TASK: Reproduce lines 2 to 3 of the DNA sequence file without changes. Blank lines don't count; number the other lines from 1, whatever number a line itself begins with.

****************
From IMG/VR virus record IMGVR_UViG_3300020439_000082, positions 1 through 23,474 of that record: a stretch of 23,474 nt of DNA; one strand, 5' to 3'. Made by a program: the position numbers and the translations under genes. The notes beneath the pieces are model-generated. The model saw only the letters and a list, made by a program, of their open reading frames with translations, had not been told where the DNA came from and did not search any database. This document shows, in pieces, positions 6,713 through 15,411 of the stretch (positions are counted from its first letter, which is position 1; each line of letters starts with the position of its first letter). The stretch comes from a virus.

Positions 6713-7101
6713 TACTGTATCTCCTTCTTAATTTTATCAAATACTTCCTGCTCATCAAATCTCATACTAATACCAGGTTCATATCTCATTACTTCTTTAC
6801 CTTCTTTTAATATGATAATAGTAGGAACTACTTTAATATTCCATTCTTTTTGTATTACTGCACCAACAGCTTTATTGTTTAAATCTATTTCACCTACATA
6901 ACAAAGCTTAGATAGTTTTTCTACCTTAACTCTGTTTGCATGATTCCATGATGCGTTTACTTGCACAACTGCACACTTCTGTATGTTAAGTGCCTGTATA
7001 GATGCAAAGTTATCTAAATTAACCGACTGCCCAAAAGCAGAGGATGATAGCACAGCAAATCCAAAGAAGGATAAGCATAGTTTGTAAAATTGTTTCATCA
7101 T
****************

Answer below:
Positions 6713-7101
6713 TACTGTATCTCCTTCTTAATTTTATCAAATACTTCCTGCTCATCAAATCTCATACTAATACCAGGTTCATATCTCATTACTTCTTTAC